Bash convert seconds to human readable

function displaytime {
local T=$1
local D=$((T/60/60/24))
local H=$((T/60/60%24))
local M=$((T/60%60))
local S=$((T%60))
(( $D > 0 )) && printf ‘%d days ‘ $D
(( $H > 0 )) && printf ‘%d hours ‘ $H
(( $M > 0 )) && printf ‘%d minutes ‘ $M
(( $S > 0 )) && { (( $D > 0 || $H > 0 || $M > 0 )) && printf ‘and ‘
printf ‘%d seconds\n’ $S; } || printf ‘\n’

-bash-4.1$ displaytime 604800
7 days
-bash-4.1$ displaytime 604801
7 days and 1 seconds
-bash-4.1$ displaytime 800
13 minutes and 20 seconds
-bash-4.1$ displaytime 780
13 minutes


Wrong Port Connected Check With ifconfig

We need to run ifconfig and look for the status line.

Remember this about ifconfig output:

* if “status: active“, the port is linked up and sending traffic (now you just need to make sure it has an IP for it to be able to communicate on a network). You can see it is sending traffic with tcpdump -i <port>
(hit Control-C after a few seconds; even ports that are linked up w/ a missing IP should still be sending out and receiving some L2 switch traffic: STP, ARP, LLDP)

* if “status: no carrier“, the port is not linked up and therefore not sending traffic . If you run tcpdump on this port, you will see 0 packets.

* if “status:” line is missing, then the port is disabled. Enable it w/ “ifconfig <port> up” to see if it has a link (you can optionally disable the port afterwards if you see it has no carrier using “ifconfig <port> down“)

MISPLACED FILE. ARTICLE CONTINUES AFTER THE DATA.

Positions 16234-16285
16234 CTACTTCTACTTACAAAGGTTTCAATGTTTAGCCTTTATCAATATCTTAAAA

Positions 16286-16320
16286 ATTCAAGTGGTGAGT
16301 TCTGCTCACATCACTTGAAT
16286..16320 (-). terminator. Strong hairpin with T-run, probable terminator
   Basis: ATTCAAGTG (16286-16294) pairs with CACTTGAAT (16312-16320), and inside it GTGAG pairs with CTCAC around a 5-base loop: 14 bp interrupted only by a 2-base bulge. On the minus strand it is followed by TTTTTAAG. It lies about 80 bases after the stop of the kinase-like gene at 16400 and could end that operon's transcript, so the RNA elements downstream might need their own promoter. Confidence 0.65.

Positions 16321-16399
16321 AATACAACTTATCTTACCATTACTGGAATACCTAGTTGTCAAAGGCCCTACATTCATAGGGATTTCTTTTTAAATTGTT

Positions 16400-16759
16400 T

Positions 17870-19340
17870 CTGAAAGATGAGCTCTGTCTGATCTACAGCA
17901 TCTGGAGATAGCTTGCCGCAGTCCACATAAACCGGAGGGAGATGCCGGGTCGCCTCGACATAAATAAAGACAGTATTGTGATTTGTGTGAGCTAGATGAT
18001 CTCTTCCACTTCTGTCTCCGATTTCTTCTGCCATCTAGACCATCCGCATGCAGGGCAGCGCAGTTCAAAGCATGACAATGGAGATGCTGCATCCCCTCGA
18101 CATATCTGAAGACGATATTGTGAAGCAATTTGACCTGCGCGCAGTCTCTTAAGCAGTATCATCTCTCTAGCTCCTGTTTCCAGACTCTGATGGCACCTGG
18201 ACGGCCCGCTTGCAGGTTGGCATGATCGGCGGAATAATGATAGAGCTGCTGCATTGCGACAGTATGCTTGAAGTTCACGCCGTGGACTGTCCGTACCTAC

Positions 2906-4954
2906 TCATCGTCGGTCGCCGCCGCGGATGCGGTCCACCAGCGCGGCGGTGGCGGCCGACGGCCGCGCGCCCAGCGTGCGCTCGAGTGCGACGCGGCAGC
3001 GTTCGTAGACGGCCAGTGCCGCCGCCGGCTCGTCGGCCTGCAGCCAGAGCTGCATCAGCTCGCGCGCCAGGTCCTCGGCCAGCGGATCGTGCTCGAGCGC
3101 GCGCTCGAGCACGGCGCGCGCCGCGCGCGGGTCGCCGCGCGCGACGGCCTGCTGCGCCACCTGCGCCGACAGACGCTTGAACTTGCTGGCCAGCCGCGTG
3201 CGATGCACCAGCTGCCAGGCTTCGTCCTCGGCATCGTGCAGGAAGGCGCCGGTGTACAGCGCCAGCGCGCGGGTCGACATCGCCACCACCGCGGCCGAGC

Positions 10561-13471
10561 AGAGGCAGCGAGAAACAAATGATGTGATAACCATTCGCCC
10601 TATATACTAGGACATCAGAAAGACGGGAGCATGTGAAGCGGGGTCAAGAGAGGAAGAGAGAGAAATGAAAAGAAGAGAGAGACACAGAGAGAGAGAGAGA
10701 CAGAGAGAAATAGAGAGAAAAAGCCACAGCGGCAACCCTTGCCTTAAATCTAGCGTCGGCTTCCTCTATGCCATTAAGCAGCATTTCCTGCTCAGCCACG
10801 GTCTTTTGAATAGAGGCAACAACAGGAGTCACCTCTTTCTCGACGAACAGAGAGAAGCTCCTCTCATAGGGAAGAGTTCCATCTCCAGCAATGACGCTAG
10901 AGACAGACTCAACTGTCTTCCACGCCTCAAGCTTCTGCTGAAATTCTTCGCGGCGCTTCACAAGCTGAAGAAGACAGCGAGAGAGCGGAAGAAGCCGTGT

Grepping Thru All Rotated Logs

If your system gzips and rotates your logs.

You can use this trick to search thru all of them.

# zgrep -i — “SEARCHTERM” $(ls -1Str /var/log/messages*)

Another way

# zgrep -i — . $(ls -1Str /var/log/messages*) | grep “SEARCHTERM”

Sidenote: if you get an error try to replace “zgrep” with “zegrep”


A good free syslog server

Personally, I just tried “Syslog Watcher” version 5.0.4 and it does a good job. I can start it by hitting “Start Server” then configured syslog clients to point at it. You can click on a message, then it will show up in the message view with every detail. Additionally you can hold Control and Mouse Wheel Down or Up to zoom in or out (just like in Notepad++)

Of course everyone is aware of Kiwi Syslog Server. I find Syslog Watcher more interesting, but that is just me.


Find UPNP devices on your network – ex: ReadyDLNA or UPnP routers

Got info from here: https://stackoverflow.com/questions/18363833/how-can-i-list-upnp-server-renderer-in-command-line-console-mode-on-linux

Get the Upnp test tools

Example 1:

Find all Upnp devices (note their target names start with urn:…. It will hint at what service it is, ex: Layer3Forwarder, MediaServer, etc..)

Example 2:

Find DLNA servers which are served via Upnp (which has a target of MediaServer, urn:schemas-upnp-org:device:MediaServer:1)

The end


bash simple variable substitution

You can use bash to do simple substitutions of variables, just like you can with sed. The bash trick turns out to take up less characters (bytes).

Lets set some variable

To replay it back:


Output of both: